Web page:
But, I know too, staying in a place that freezes my memories in time is indulgent in part. I may not want or need myself, but others do need me.

The first week after John died, my nineteen year old son, who has his own apartment, stayed with me every night. He accompanied me everywhere I went, always standing at my side. I cried constantly. I have no illusions. I was frequently hysterical and I know this is true. My son though, was stoic. While he did shed tears at John's vigil, for the most part he kept his own tears separate from me. The only compensation I could offer him was to make an effort to also allow others to be with us as often as possible, so that he'd always know that he was not alone in trying to hold me up.

The day of John's vigil may have been the worst in terms of my self control. Breathing felt wrong. Inhaling was brutal and it was not possible for me to exhale out all of the hurt and loneliness and incomprehension that enmeshed me. John was everywhere at his vigil. His photos. The love for him. His family. His friends. He was everywhere, but he was also in a box on the pulpit in the sanctuary. How could this be possible? Throughout the entire night I was in tears, often unable to stand upright, and always short of breath.

The next morning was the actual funeral. I was exhausted and purposely dissociated. I was there, and often in tears, but just as often sitting quietly. Even at the reception afterward, I found standing to be a chore. 

My son, in turn, began to pull away. Not in any unkind or insensitive way, but more I suspect as an act of self preservation. I think it was a display of both wanting and believing that his mother would find a way to be ok.

He ensured that I wasn't going to be alone at any point that day or during the following weekend. And then he shifted away from the intensity of constantly being with me. He needed to spend the night at home in his own bedroom. He needed to return to work. And he needed to see his girlfriend and his own friends.

I knew, this meant it was time for me to 'buck up' when I was around him.

My son is inordinately strong. I don't mean this in a boastful way. In fact, I feel some sadness in acknowledging it. I know the life circumstances that required him to gain so much strength were unfair. 

So, it would be wrong to suggest that I stopped expressing my emotions around him. It's just that I began to practice reigning them in and functioning 'through' the grief, for his benefit. 

There are many times still, when I'm with him and I realize that he is watching me. Often this happens when I don't notice that my thoughts have turned, once again, to wanting to disappear. Funny that, just when I hope to disappear, he looks at me and does not turn away. He reminds me that it is important for me to still be here.

In those moments, I will often try to explain why I look so distant.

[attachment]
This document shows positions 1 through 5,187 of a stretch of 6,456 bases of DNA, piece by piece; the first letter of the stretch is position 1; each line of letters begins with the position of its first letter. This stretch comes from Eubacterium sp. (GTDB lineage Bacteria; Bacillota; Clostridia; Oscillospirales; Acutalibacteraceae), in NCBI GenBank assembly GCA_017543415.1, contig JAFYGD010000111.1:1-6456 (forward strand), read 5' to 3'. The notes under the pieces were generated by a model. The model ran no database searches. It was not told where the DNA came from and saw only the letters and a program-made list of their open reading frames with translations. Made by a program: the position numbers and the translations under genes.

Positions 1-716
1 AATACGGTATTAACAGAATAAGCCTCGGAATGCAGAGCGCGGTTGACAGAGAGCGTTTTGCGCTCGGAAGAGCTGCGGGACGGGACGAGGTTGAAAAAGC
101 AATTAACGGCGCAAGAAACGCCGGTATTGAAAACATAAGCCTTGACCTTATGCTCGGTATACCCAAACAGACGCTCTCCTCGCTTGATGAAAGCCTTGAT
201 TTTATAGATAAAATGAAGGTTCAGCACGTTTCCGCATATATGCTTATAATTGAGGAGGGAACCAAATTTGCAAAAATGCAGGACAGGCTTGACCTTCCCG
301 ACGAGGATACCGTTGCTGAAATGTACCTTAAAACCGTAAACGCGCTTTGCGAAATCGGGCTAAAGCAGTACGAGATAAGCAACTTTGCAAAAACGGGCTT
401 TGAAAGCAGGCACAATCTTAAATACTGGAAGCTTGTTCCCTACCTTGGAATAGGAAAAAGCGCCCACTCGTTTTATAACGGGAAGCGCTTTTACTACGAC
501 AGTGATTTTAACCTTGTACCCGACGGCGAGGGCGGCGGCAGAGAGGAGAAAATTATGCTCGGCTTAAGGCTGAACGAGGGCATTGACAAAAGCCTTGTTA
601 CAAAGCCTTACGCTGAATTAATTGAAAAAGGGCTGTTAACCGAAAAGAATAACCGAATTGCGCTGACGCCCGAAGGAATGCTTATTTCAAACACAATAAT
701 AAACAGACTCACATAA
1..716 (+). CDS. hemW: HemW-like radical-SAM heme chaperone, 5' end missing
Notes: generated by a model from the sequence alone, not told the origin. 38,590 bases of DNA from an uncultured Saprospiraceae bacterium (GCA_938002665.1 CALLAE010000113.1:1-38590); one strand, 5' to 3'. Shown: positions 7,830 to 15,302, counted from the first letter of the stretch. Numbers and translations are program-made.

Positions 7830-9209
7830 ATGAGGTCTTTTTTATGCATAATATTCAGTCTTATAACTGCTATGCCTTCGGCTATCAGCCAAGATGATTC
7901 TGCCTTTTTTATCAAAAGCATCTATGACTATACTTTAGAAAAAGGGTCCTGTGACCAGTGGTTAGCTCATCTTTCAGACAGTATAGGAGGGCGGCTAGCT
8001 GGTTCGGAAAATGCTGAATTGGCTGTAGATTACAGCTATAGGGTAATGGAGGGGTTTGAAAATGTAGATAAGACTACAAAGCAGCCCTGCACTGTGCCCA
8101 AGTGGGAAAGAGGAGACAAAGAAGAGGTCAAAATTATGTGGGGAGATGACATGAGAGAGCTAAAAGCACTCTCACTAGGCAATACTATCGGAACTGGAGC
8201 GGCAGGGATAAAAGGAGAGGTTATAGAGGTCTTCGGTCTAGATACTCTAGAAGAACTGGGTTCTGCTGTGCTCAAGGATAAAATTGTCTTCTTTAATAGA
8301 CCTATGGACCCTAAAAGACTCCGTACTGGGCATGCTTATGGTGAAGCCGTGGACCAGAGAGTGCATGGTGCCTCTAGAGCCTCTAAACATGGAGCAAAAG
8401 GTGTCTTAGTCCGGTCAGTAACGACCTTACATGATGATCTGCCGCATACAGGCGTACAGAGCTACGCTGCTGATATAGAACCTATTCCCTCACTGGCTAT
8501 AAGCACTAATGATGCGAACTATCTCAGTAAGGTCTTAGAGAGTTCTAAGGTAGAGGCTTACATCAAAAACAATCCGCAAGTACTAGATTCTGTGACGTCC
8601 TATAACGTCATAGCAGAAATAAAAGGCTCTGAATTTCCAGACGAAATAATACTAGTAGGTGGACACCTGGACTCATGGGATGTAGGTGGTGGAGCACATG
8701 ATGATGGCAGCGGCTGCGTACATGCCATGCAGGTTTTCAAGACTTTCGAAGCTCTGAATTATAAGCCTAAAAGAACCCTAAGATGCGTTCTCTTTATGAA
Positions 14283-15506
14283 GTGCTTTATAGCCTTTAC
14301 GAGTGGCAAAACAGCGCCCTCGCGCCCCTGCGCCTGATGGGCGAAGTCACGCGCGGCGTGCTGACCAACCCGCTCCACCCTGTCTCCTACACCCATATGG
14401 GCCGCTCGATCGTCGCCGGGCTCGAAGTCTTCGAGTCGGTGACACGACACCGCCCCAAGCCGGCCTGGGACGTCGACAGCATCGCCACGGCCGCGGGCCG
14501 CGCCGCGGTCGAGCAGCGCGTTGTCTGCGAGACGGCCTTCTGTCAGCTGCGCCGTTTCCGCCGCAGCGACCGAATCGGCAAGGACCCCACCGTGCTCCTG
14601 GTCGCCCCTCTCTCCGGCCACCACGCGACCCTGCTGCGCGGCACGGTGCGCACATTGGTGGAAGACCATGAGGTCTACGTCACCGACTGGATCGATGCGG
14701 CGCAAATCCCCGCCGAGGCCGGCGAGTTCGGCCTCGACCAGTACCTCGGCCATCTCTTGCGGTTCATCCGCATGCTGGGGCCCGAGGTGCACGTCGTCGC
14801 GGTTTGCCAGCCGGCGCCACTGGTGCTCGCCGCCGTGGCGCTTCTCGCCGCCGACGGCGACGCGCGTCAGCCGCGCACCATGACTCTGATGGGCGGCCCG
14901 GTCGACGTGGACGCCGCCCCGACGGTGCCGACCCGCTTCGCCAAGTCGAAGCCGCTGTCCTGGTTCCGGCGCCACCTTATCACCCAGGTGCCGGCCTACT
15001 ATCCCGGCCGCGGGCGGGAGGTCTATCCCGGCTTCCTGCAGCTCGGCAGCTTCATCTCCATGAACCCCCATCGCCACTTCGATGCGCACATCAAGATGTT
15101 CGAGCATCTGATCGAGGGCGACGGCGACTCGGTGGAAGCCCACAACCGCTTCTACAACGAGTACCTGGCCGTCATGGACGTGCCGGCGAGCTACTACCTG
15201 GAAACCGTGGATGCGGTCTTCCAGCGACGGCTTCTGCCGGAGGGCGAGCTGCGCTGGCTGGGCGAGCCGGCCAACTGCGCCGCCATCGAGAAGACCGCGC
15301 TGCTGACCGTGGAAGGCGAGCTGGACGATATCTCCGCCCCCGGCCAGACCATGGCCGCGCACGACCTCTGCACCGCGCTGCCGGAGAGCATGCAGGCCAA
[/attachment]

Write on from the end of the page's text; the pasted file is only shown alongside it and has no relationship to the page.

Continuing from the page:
"I miss him." 

"I know, Mom." he always replies. And that's enough. He'll look away again. 

He always seems relieved that I am able to say it outloud, and I am always relieved that even without my having to say it - he knows.

Last year on my birthday, my son posted this photo on his Facebook page. Underneath it, he wrote: "Happy Birthday to my beautiful mother." 

I loved everything about it. I loved the photo. I loved his words. And I loved that he shared it publicly.

This year on my birthday, I was afraid to be alone. When I asked him if he would stay over, he did not hesitate when he said yes. Once again, he didn't have to ask why.

Since John's death, my contemplation of wanting to leave this pain, leave this situation, leave this world, has been excruciating at times. But every minute, I have known this too: I owe it to my son to return to him the bravery that he is modeling for me.

And so I suit up and show up because I know that is what John would want, and I know that it is what my son needs.

I would be lying if I didn't admit that there are moments and even entire days when I feel completely lost. But I know my goal can't be any less that to continue finding ways to return to the people I love, by returning to me.

*Special thanks to Michelle Lago for bravely sharing her feelings following the heartbreaking loss of her twin sister. My own experience with grief is that it has been deeply healing when I can relate to another person's pain, and especially, to feel understood too.

**John's nieces have also been constant reminders to me of why I have to find a way to carry on. Their bravery and concern for others has been astounding. They are deeply loved by so many, myself included. Thank you Emily and Gianna for always reminding me that your Zio loved me. He loved you both so very much, too.